Striking a Pose: Is There Anything to it?

When Madonna released her smash hit “Vogue” in 1990 with the lyrics “Strike a pose, there’s nothing to it,” she was talking about the dance floor, but Harvard professor Amy Cuddy has brought the concept into the workplace with her book, Presence: Bringing Your Boldest Self to Your Biggest Challenges, that recommends “power poses” to step up your game at work. Is there anything to it?

Most people are already well-versed on the importance of body language in the workplace, particularly in the realm of talent management and HR when interviewing potential hires. This is also true in the relationships between employees and their managers. We are constantly sending all kinds of signals, subtle or not, with our physical mannerisms when interacting with others. What Cuddy suggests is that rather than leaving all this up to subconscious chance, make it deliberate and exercise some control over it. The effect this may have on others and the way they perceive you can be powerful, not so much in a direct way, but indirectly. The important thing here is how conscious, deliberate control of your physical self affects you internally.

Her focus is on strategies to get people through high-pressure situations and stressful moments, the kinds of situations that when they’re over leave you wishing you could do them again. The appeal here is powerful – after all, who wouldn’t want to approach those situations with confidence and get satisfying results rather than feeling dread heading into them and regret on the other side.

The idea is that the kinds of physical practices she recommends actually change your internal body chemistry in ways that literally turbo-charge confidence when you need it the most. And she offers up the science behind why it works. The “power poses” literally make you feel more powerful, passionate, confident, authentic, and more present. In a way, this almost sounds like a “fake it ‘til you make it” approach, which is not a new concept. Danish philosopher Soren Kierkegaard was a proponent of this idea. He recommended that if you wanted to really change yourself, start acting the way you want to be and eventually it will become reality. It’s essentially habituating yourself into a new you. Part of her point is that the well-known “imposter syndrome” – the nagging feeling you don’t really belong where you’re at and you’re filled with doubts about your abilities – is much more widespread than we might have imagined, and it is also debilitating.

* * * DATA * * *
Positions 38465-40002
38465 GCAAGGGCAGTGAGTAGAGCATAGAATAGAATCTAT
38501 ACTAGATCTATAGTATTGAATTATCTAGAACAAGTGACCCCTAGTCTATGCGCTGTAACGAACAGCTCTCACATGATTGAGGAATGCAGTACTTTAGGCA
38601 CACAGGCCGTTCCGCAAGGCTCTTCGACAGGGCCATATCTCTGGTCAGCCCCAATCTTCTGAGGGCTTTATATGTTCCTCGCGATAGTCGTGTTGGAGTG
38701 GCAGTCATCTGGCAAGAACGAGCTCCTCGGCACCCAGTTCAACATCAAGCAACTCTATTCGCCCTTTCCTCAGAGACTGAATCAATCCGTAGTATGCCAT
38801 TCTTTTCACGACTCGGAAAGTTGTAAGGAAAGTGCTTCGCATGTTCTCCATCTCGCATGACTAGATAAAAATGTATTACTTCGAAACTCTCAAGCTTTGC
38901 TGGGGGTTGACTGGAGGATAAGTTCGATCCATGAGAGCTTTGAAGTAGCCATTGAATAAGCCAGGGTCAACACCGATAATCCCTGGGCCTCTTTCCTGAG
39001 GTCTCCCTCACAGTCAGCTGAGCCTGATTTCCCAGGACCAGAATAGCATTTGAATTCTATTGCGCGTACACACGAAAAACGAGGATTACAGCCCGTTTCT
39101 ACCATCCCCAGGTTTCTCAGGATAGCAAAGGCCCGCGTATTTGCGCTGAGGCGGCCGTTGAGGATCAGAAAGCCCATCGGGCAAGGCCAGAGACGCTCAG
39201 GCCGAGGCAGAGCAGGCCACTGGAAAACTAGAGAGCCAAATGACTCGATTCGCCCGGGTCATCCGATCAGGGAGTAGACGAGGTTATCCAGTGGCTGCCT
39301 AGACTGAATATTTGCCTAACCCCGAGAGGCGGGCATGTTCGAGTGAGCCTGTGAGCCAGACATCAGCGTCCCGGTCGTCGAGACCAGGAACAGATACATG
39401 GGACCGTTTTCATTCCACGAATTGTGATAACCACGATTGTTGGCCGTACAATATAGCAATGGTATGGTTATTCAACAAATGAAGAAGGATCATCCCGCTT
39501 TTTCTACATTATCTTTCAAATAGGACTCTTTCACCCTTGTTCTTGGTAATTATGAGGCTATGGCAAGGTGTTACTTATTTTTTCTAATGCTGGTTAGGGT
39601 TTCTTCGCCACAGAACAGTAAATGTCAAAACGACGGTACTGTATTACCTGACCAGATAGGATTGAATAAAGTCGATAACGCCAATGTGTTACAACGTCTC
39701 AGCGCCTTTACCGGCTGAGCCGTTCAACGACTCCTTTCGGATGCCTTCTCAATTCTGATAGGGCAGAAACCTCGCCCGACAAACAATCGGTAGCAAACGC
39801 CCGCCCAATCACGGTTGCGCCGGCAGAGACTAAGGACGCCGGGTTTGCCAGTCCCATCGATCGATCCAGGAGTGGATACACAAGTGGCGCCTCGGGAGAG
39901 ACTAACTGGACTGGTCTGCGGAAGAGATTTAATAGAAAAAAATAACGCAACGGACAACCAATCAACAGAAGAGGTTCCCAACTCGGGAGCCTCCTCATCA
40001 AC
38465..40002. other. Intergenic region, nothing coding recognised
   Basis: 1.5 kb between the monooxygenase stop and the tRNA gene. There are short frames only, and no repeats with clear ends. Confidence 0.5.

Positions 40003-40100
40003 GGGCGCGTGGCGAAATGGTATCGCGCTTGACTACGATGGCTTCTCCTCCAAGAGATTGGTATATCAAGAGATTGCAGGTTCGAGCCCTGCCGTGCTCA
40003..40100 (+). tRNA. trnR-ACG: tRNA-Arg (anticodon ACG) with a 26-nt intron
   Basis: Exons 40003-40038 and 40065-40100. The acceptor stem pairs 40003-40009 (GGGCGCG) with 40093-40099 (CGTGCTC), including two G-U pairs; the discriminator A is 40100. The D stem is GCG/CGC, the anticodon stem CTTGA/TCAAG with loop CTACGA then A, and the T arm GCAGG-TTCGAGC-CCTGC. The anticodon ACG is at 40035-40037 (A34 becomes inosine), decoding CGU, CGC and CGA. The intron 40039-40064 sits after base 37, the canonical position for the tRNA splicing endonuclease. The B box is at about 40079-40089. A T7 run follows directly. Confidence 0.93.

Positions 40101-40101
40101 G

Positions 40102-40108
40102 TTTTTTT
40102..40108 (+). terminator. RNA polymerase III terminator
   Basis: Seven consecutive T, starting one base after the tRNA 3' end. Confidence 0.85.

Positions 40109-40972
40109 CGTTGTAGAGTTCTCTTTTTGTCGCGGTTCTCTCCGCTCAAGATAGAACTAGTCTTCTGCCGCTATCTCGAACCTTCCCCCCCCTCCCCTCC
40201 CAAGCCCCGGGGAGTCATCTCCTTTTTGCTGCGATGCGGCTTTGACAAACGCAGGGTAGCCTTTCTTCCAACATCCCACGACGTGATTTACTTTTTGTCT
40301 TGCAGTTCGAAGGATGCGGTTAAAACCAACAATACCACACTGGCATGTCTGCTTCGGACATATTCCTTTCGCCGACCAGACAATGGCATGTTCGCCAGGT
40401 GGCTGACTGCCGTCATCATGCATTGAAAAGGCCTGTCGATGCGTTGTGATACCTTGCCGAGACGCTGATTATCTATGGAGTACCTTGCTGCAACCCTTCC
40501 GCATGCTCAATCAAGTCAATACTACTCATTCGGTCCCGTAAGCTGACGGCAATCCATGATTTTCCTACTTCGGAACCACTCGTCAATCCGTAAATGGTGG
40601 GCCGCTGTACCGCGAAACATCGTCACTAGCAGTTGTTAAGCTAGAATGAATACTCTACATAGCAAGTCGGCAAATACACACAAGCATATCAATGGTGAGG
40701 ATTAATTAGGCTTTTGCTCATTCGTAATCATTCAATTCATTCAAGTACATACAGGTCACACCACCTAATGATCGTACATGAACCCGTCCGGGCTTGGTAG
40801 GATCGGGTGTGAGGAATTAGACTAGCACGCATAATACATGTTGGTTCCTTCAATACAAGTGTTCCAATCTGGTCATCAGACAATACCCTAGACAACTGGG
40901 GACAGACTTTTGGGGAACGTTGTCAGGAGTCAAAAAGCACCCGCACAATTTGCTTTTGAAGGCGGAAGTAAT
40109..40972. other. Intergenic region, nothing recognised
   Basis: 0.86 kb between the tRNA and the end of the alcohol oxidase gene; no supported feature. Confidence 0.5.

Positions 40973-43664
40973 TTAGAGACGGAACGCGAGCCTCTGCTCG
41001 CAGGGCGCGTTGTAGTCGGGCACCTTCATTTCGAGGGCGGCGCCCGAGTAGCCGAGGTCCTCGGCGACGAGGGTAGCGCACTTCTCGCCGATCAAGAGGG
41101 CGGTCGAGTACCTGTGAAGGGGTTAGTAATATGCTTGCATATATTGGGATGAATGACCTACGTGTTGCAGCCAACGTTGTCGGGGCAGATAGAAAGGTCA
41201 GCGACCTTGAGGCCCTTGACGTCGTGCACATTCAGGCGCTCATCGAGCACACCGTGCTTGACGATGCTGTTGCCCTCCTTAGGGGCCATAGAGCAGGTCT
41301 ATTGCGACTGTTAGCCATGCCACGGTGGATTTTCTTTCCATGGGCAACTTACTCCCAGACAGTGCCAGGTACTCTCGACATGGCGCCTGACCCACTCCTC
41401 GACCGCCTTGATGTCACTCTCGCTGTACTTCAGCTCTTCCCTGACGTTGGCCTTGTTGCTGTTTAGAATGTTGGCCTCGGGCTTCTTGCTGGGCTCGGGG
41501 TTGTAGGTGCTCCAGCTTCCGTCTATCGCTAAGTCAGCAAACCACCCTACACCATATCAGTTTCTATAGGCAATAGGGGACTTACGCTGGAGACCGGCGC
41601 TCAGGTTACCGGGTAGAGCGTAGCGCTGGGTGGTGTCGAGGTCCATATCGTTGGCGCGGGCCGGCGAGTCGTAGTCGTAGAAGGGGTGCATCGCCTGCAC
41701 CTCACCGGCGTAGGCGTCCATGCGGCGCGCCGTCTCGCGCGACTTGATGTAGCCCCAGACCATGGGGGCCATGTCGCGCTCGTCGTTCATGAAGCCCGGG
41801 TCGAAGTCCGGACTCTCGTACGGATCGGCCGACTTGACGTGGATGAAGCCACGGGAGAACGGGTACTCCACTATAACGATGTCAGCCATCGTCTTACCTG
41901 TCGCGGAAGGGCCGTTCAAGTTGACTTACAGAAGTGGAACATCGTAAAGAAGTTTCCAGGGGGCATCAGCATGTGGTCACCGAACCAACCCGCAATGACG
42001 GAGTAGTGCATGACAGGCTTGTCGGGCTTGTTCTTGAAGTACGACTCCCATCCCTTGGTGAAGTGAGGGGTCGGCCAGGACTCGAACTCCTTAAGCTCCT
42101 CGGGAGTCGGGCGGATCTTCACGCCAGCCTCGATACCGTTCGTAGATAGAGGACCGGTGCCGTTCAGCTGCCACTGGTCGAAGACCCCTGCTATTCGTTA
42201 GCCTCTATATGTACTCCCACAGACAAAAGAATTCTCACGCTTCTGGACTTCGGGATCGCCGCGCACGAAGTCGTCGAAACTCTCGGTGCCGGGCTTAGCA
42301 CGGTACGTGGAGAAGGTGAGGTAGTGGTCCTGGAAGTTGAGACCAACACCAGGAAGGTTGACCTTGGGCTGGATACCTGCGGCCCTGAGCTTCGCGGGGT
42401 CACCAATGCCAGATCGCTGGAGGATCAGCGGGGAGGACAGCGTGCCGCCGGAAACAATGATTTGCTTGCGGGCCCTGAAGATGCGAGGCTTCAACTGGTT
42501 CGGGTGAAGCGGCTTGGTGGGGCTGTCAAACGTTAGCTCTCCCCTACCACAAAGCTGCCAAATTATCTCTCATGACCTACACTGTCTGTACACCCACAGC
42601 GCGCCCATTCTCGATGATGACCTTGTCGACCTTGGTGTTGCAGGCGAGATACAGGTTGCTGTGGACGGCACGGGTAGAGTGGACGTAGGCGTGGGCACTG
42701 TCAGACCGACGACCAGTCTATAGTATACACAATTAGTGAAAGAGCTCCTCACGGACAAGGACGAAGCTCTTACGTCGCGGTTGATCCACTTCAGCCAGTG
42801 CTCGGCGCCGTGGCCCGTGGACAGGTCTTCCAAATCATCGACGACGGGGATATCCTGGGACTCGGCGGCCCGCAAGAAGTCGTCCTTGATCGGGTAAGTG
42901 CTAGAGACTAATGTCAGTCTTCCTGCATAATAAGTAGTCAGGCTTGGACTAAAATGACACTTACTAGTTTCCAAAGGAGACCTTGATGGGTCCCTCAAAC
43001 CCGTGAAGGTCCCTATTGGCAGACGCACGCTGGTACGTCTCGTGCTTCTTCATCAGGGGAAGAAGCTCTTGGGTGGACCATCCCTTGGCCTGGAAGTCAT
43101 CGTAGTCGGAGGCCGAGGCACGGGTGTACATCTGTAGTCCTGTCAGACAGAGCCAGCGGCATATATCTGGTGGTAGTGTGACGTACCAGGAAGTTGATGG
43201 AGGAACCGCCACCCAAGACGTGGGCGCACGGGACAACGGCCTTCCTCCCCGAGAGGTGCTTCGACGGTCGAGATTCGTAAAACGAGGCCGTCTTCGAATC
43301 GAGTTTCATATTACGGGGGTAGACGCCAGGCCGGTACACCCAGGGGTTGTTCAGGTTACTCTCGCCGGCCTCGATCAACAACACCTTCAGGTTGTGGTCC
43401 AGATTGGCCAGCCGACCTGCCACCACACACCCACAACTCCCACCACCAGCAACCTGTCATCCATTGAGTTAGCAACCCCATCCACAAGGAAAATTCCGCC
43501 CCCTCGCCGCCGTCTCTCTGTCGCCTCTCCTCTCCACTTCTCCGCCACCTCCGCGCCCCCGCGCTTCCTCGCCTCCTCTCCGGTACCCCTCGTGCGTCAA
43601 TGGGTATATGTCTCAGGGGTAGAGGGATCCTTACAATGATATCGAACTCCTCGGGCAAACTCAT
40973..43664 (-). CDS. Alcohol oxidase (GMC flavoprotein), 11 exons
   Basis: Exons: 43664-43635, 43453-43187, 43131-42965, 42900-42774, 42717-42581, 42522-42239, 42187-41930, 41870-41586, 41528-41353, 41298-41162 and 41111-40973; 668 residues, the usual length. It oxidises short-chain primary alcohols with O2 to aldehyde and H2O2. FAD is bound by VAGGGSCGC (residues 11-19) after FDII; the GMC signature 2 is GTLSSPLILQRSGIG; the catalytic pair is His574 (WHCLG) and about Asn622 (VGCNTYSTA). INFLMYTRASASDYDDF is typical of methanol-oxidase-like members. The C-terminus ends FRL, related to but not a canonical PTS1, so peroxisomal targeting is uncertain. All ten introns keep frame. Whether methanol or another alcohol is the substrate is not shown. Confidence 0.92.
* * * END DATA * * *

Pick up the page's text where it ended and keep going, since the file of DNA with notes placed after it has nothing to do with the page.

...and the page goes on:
When you adopt the physical pose of those who are powerful, you give yourself that initial boost in confidence you need. Others see that and respond to it, which sets up a positive feedback loop that keeps you heading in the right direction of poise and confidence.

Cuddy’s ideas on power posing went viral on the Internet through her 2012 TED Talk (source), one of the most viewed presentations in that series ever. The book followed the talk, coming out in 2015. As might be expected, there are those who think the scientific basis she establishes in her book is dubious if not downright wrong. For an interesting article on that opinion, read Slate’s The Power of the “Power Pose” (source) – it suggests her original findings from a study back in 2010 may have been just plain wrong, especially in light of a significant failure to replicate her findings.

In spite of this, it’s also true that the effect appears to be borne out in the real, lived experiences of millions of people, and Cuddy shares many of those stories in her book. In that sense, whether or not the scientific claims work out correctly may be beside the point. If it’s working for people, more power to them (literally). In the realm of talent management, you’re constantly on the lookout for strategies that work to develop your employees into peak performers, and power posing may very well deserve a place in your tactical repertoire.

January 3, 2017   Updated :January 24, 2017   Amy Cuddy, power posing, presence   

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